The selloff in UK assets went into overdrive on Monday, sending the pound to an all-time low, slamming government bonds and sparking talk of emergency action by the Bank of England.
The market mayhem extended the damage seen on Friday in the wake of the government’s new fiscal measures, which sent investors into a panic. The plunge in UK gilts sent 10-year yields above 4% for the first time since 2010. Sterling dropped to as low as $1.0350, taking it closer to parity with the dollar, though it subsequently pared its loss to $1.07.
The latest tumble—fueled by Chancellor Kwasi Kwarteng’s comment on Sunday that there’s “more to come” on tax cuts—prompted calls for aggressive rate hikes from the Bank of England, with some urging emergency action as soon as this week.
It’s also led to talk of a currency crisis and is threatening to engulf Prime Minister Liz Truss’s days-old administration in turmoil as the country grapples with a cost-of-living crisis and a recession.
“It would be foolish to rule out parity,” said Dean Turner, UK economist at UBS Private Banking. “If the market’s got the bit between its teeth, then fair value, or valuations or fundamentals are going to count for very little. The question for me is what can change in the course of the month which can change this loop and I don’t really see much on the horizon that can.”
Traders have ramped up bets on BOE rate increases, briefly pricing as much as 175 basis points of tightening by the next policy meeting in November. They see the key rate peaking at 6.25% by November 2023.
The swaps market is even pricing in a 25-basis point BOE rate hike today, according to Alvin Tan, head of Asia currency strategy at RBC Capital Markets, citing bets implied from the FX forwards curve.
At Bloomberg Economics, economist Dan Hanson said currency’s drop “will set alarm bells ringing at the central bank.” If it’s sustained, he sees the BOE raising its benchmark by 100 basis points.
A Bank of England spokesperson declined to comment on the exchange-rate moves.
The BOE previously tried to prop up the pound on Black Wednesday, using rate hikes and currency purchases when sterling crashed out of the Exchange Rate Mechanism, a system linking a number of European currencies. That defense, which took place 30 years ago this month, ultimately failed.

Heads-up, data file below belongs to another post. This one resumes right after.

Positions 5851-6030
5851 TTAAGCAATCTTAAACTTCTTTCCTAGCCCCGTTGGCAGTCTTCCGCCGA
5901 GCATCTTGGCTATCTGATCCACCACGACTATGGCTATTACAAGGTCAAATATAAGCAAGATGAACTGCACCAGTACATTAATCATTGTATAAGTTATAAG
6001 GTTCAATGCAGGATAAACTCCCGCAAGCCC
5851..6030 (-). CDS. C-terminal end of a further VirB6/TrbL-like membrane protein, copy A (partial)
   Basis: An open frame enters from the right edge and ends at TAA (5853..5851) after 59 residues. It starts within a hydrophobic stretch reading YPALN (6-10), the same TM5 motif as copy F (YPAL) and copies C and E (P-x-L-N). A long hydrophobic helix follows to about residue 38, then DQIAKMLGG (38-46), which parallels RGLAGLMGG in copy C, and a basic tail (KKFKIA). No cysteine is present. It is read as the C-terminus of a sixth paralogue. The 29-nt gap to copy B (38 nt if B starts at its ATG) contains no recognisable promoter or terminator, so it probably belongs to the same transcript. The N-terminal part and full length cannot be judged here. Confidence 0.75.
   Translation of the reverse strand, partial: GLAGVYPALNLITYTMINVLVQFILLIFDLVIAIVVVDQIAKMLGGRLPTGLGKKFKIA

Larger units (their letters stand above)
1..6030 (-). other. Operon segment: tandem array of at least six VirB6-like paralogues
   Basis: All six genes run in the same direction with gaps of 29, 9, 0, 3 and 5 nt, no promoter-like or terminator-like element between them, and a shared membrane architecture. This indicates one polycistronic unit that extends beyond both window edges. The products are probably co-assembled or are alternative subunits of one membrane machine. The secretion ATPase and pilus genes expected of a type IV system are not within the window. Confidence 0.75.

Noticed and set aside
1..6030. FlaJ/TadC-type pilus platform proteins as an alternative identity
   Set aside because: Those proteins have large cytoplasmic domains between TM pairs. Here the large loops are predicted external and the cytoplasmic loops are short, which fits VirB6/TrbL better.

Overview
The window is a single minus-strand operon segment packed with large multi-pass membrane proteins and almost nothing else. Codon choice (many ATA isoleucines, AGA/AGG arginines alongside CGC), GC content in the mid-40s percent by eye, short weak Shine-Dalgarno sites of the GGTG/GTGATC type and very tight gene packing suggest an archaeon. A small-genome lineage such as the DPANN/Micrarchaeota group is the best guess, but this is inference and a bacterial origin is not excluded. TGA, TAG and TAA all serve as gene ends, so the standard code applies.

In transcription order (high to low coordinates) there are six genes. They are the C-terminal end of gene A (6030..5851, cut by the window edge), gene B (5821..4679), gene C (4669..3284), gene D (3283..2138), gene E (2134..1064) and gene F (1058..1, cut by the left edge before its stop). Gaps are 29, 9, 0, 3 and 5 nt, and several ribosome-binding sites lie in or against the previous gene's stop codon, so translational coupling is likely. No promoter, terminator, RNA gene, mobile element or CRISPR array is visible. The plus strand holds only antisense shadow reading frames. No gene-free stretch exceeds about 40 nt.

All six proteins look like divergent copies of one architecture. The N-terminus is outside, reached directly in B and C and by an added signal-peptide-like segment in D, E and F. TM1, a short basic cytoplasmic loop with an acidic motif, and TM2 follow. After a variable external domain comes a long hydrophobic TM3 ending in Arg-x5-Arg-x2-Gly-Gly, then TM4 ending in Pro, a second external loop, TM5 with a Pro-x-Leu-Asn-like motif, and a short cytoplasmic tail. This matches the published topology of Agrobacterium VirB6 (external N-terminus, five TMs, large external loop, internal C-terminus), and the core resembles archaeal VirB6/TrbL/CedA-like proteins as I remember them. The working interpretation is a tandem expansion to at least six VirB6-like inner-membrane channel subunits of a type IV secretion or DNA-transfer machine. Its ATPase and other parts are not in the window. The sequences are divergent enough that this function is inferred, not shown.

“We think that the BOE is too psychologically scarred from the events of 1992 to try defensive currency-related rate hikes,” said Chris Turner at ING. “What happens if the BOE hikes 300-500 basis points and GBP/USD ends up trading lower?”
Another option is direct currency intervention, but it doesn’t have enough reserves for a meaningful, sustained action.
The early-hours slump on Monday marked sterling’s biggest intraday drop since March 2020, when the then-nascent Covid-19 pandemic roiled markets worldwide. It lifted the odds on the currency hitting parity with the dollar to around 50% this year.
Meanwhile, 10-year yields rose 31 basis points to 4.14%, and the 5-year jumped 45 basis points to 4.53%. That will dramatically inflate the cost of the extra £400 billion ($430 billion) of borrowing the Resolution Foundation estimates is needed over the next five years to fund the growth plan.
“The pound’s crash is showing markets have a lack of confidence in the UK and that its financial strength is under siege,” said Jessica Amir, a strategist at Saxo Capital Markets in Sydney.
Gerard Lyons, an external adviser to Prime Minister Truss, acknowledged on Monday that the market had concerns about government policy. But he said that while Kwarteng should reassure investors, he shouldn’t reverse course.
“He needs to reaffirm that tax cuts are only part of the story, not the full story,” Lyons said on Bloomberg Radio. “What they’re following is a supply-side agenda.”
Truss will face a rebellion from Tory backbenchers against her tax cuts if the pound hits parity, the Telegraph reported Saturday.
The opposition Labour Party—already enjoying a comfortable lead in the polls—is seeking to capitalize on the policy gulf that’s opened up with the Tories at its annual conference, which began in Liverpool on Sunday.
Leader Keir Starmer told the BBC he’d reverse Kwarteng’s most eye-catching measure—the scrapping of the top 45% rate of income tax levied on earnings over £150,000.
“I expect there could be a significant rate hike out of cycle coming,” said Rajeev De Mello, portfolio manager at GAMA Asset Management in Geneva, who has short positions on the pound. “It’s about rolling out the the macro guns to protect your currency. They’ll have to do something. Parity would of course be something to look at now.”
–With assistance from Matthew Burgess, Tania Chen and James Hirai.
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